Social media is constantly evolving. Therefore, it is impossible to cover the thousands of platforms that exist both globally and locally. What is trending now can become obsolete a year from today. MySpace was once the largest social networking platform globally, with over 200 million users in 2008. Today, only a fraction of users are still active. While Youtube, Facebook, Twitter, Instagram, Snapchat and Tik Tok are currently the most widely used social media platforms, that statistic can change in the coming years (Brooke & Anderson, 2021).

With the expansion of the internet worldwide, social media quickly became part of most people’s life – see and use statistics images from: and

Social media offers significant opportunities for global health organizations to enhance their engagement in community dialogue, contribute to ongoing problem-solving, recognize the work of partner organizations, and help improve mass media coverage of global health issues. Social media can be an addition to traditional media methods (television, print media, billboards, etc.), further expanding the reach and reinforcement of critical health and development messages. Research in the field shows that social media currently reshapes health information management by providing cost-effective ways to improve patient-provider communication and exchanging health-related information and experience for medical professionals (Zhou et al., 2018). More and more people are searching for information online, especially with the new pandemic of COVID-19. Data from Eurostat from 2020 shows that prior to 2019, 53% of the EU citizens aged 16-74 sought online health information (Eurostat, 2020). In 2020, one in two EU citizens aged 16-74 reported seeking health information online, the total percentage growing to 55%.

Additionally, 20% of EU citizens reported consulting their doctor using the internet and 13% accessed other health services via apps and websites instead of visiting a doctor in person (Eurostat, 2021). The health information sought varies from online discussions about specific diseases (e.g. cancer) to different public health concerns (e.g. food waste, pollution) (Zhao & Zhang, 2017). During the COVID-19 pandemic, a lot of health information was related to the virus, from prevention methods to quarantine and self-isolation practices (Soroya et al., 2021).

These trends lead to more people using the internet and web search engines for obtaining health advice or information online (Arora, McKee, and Stuckler 2019). This phenomenon led to the apparition of new terms, such as “Dr Google” and mobile health apps, being used especially by younger and e-health literate patients (Cocco et al. 2018; Jungmann et al. 2020; Huisman, Joye, and Biltereyst 2019; Ieraci 2018; Thapa et al. 2021). For these types of patients, using Google positively impacted doctor-patient interaction and was unlikely to reduce adherence to treatment (Cocco et al. 2018). Social media can empower people to make better and informed health decisions and develop personal health information management. Health information management is defined as “activities that people perform in order to acquire, organize, maintain, share, retrieve, and use health information items to complete healthcare tasks and fulfil their needs” (Zhou et al., 2018).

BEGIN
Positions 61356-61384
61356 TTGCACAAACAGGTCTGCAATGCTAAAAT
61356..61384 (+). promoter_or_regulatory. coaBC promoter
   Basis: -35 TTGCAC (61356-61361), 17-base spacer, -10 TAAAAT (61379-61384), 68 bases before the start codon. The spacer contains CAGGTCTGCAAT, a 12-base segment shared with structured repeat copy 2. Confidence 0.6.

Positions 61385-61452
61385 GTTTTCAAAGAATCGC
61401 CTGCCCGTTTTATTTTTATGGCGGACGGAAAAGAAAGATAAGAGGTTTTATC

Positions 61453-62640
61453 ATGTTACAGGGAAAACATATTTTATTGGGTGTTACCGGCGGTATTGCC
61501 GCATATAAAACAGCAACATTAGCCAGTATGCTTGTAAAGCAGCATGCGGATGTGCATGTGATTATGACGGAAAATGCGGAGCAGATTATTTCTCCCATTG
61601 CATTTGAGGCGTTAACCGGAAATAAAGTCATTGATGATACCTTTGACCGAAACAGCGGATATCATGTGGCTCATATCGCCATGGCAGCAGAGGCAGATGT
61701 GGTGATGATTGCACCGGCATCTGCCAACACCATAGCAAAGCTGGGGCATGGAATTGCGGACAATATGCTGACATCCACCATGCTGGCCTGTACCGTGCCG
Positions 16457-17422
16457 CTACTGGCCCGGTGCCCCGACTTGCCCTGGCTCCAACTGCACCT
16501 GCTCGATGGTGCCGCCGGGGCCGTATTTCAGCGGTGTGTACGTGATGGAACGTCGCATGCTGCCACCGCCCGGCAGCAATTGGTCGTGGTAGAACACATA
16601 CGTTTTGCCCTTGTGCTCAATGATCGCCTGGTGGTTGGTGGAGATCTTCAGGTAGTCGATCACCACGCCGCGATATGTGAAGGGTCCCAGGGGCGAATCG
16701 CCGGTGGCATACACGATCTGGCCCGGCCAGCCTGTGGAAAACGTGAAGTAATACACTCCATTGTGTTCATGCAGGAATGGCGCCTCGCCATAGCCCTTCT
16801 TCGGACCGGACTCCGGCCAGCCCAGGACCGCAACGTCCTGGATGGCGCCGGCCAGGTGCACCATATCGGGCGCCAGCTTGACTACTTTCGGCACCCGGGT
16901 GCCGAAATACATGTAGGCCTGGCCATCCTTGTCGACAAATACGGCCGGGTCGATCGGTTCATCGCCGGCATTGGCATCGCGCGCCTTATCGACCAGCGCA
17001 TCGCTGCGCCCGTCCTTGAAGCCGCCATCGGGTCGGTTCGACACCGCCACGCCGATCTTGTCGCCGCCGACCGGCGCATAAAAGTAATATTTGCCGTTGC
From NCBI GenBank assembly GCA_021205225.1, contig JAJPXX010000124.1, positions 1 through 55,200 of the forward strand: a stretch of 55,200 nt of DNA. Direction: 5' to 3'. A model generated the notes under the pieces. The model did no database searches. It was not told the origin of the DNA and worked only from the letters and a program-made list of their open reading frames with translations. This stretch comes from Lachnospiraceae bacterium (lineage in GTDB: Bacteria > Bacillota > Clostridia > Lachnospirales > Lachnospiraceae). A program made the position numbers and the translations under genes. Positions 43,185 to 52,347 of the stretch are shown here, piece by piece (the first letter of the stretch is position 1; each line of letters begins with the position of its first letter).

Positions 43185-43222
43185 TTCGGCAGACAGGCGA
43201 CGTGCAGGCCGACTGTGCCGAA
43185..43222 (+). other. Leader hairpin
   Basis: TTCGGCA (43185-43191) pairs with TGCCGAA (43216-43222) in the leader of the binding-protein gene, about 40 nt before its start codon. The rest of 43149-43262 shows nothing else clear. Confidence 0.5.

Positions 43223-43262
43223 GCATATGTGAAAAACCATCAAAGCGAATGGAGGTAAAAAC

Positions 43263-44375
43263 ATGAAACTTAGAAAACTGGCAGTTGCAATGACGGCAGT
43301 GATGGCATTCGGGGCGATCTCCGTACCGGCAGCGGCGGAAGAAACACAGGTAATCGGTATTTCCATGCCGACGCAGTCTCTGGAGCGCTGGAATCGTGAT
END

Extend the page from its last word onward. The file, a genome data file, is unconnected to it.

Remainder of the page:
Moreover, social media provides the opportunity to generate a vast amount of content from social media users, advancing health science and creating support communities for patients (Zhou et al., 2018). This phenomenon also offered the chance for health professionals to transition from simple consumers of social media to educators for the public (Giustini et al., 2018; Ieraci, 2018) and for social media to be used in medical education with promising results (Cheston et al., 2013).

Also, by joining online professional networks, clinicians may be encouraged toward new ways of learning, not just access to content. Still, they can also become “skilled in the arts of critical appraisal and willing to interact with knowledge producers to provide thoughtful and meaningful critiques of their work.” (Chan et al., 2018).

The major benefits of social media in healthcare settings are as follows:

  • increased interactions among healthcare stakeholders
  • more available, shared, and tailored information
  • increased accessibility and widening access to health information
  • peer/social/emotional support
  • public health surveillance
  • potential to influence health policy (Chan et al., 2018).

Although social media showed promising results in improving healthcare, research in this field is still relatively novel, with many technical, behavioral, and data management issues to be fixed in the future (Zhou et al., 2018). Studies in the field show that many available websites and health apps only increase emotional distress and have inadequate information accuracy, quality, trustworthiness, and readability (Rothrock et al. 2019; Jungmann et al. 2020). Research, especially during the COVID-19 pandemic, also showed that health literacy plays an essential role in managing online health information, and globally most people have poor health literacy skills, thus leading to poor skills in managing online health information (Paakkari and Okan 2020). Social media resources’ volume and instant accessibility means that learners (and their educators) need new skills. These skills refer to filtering the volume of material available, critically appraising social media content, and reconciling the use of social media resources with those considered more “traditional” (Roland and Brazil 2015).  To filter the relevant, quality content for clinical learning, people require to have a strategy, including some technical skills (e.g., using web-based aggregators) and familiarity with contemporary (and emerging) platforms.

Last modified: Monday, 3 October 2022, 12:41 PM